Sunday, January 03, 2010

The Taj Mahal

Bigger than a dream and more accessible than eternity, the Taj Mahal was one of the few magical experiences that I wish to see again in the hopefully distant day my entire life will go by before my eyes.

View from Great Gate (Darwaza-i Rauza)

The Taj Mahal was a unique and extra-ordinary experience, certainly the most astonishing construction built by human beings I was given to contemplate in my entire life. Described as "One tear-drop...upon the cheek of time" by Rabindranath Tagore, or "the embodiment of all things pure" by Rudyard Kipling, everyone recognizes the giant white marble structure, nearby the Yumina River, surrounded by gardens and with enough space around to grasp the complete shape despite the thousands of people around you. But only when on-site, can people finally embrace the sheer size of the mausoleum and the constant changes that occur before their eyes, which are what make Taj Mahal unique and magical, and could never be captured by photos.


The day before, from the Agra Fort surroundings, in the middle of the river bed next to a camel carcass, we had distinguished the white monument surrounded by its red walls from far away, and it already gave us a sense of superlative. We were very excited about seeing the well renowned iconic beauty from a close distance, and the early wake-up call was not as hard as I thought it would be. After all, one has only one chance to see the Taj Mahal for the first time. The line-up at the West Gate was already long at 6:40am when we arrived, but that did not discourage the scammers floating around the tourist line with by-pass cards, back door entrances and other special treatments. Cold morning, line-up growing and time ticking, everything was in place for a great morning.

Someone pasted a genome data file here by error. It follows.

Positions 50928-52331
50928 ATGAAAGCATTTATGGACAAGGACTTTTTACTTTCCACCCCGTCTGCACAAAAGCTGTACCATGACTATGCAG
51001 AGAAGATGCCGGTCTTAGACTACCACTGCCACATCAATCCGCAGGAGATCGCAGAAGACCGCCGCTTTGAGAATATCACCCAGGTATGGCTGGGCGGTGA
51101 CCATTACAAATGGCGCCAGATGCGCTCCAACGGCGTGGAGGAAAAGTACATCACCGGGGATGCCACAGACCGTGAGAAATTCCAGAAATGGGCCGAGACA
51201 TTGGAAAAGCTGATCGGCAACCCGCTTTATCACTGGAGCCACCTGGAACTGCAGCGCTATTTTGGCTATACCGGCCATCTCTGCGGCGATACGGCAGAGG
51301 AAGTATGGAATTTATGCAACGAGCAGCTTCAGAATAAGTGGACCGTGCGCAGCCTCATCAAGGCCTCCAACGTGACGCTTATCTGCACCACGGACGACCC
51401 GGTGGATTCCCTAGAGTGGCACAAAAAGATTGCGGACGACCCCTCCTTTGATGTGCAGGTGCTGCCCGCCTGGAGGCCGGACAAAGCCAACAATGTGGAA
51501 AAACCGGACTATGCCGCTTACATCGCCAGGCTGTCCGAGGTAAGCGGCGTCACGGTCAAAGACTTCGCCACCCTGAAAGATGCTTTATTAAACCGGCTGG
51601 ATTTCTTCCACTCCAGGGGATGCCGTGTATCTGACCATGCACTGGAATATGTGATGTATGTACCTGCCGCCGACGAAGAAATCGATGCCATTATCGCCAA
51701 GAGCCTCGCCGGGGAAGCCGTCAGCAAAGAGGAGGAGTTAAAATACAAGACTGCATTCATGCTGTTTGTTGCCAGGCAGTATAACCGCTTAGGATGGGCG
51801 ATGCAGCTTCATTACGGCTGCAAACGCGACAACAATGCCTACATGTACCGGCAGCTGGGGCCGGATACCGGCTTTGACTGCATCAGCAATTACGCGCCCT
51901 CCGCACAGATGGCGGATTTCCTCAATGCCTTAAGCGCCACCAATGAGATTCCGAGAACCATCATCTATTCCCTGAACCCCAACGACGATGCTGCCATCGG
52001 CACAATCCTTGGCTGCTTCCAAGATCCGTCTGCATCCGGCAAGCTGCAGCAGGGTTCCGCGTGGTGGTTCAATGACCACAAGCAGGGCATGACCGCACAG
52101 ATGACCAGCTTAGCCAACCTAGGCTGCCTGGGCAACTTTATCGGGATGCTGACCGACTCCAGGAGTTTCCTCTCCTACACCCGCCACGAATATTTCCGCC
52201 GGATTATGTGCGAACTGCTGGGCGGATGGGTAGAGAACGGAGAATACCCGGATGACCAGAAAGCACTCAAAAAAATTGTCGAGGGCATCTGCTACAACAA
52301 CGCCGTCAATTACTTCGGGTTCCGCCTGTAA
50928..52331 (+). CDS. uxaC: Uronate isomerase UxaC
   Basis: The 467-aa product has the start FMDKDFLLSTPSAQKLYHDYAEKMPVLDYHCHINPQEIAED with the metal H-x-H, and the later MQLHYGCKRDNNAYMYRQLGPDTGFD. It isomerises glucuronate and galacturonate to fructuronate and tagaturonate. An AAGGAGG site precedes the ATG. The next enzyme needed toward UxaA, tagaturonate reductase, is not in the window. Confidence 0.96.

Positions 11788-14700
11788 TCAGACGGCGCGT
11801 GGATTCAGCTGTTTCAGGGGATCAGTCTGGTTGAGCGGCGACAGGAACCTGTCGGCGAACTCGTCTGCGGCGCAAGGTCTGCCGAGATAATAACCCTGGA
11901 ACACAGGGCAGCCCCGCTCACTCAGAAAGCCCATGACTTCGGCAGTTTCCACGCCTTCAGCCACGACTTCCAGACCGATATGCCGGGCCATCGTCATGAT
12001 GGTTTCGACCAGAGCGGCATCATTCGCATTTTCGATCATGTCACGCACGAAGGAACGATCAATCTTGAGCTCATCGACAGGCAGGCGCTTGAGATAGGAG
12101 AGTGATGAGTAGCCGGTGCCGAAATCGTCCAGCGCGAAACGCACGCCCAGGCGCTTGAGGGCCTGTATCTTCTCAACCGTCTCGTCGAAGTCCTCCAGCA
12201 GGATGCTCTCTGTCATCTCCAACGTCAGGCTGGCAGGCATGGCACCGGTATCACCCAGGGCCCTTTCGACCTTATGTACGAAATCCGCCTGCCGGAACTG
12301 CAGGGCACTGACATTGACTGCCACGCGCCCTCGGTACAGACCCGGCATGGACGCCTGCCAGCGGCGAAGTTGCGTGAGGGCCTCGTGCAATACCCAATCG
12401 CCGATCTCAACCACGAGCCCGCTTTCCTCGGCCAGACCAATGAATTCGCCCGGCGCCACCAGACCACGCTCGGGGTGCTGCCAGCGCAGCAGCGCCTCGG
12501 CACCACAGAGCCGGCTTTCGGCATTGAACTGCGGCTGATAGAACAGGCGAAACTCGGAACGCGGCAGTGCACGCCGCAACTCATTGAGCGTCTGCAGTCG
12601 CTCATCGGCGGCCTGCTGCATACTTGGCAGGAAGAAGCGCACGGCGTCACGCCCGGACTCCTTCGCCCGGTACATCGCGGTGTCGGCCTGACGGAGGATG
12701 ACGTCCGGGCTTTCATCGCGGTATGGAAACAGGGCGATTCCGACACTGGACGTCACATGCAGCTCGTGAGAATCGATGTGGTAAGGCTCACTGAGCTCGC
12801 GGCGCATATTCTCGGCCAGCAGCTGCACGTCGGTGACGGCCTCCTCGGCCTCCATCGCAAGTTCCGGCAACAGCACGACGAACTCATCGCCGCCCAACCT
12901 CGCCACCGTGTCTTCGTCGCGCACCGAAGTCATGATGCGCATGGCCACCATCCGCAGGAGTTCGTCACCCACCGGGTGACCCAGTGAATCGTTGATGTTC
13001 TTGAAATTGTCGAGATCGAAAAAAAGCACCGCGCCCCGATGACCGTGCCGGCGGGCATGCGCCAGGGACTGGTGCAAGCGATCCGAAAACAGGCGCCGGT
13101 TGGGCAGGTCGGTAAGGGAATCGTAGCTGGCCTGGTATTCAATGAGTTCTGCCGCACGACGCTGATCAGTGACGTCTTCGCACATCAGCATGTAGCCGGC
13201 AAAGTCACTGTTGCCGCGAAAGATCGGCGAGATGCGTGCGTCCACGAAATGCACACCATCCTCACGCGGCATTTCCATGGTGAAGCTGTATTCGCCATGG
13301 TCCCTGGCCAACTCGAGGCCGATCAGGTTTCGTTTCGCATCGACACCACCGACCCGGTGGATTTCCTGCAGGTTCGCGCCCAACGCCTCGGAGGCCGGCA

Boy Dreaming

Split up for the long security check in a lady line and a gent line, we finally reunited to arrive at the Great Gate (Darwaza-i rauza) together at around 7:30am, past the sunrise, and with hundreds of people already marching everywhere to have a clear photo shoot. Nevertheless, the magic was still in front of us. The construction was emerging few hundred meters away from the dark gate in the early mist of the morning, and the first sign is as joyful as unwrapping the biggest present on Christmas day. The surprise comes only later, when we enter the gate and for a few minutes watched the mausoleum from the gate. Across from us were the vast garden, the water pools, the white marble platform in the middle and finally the construction above the rest.

Minaret of the Great Gate (Darwaza-i rauza)

The walk towards the white marble edifice took us many hours, peacefully and quietly like if we didn't want to break the magnificent lucky charm spell casted on us. We looked at the Taj Mahal, then walked a few meters, took a picture, then moved aside, took another picture, then moved forward again, took another shot, and so on. Finally we reached the middle platform from where all pictures are taken from and we indulged ourselves, filling as much as we could our memory (cards).

The Iconic View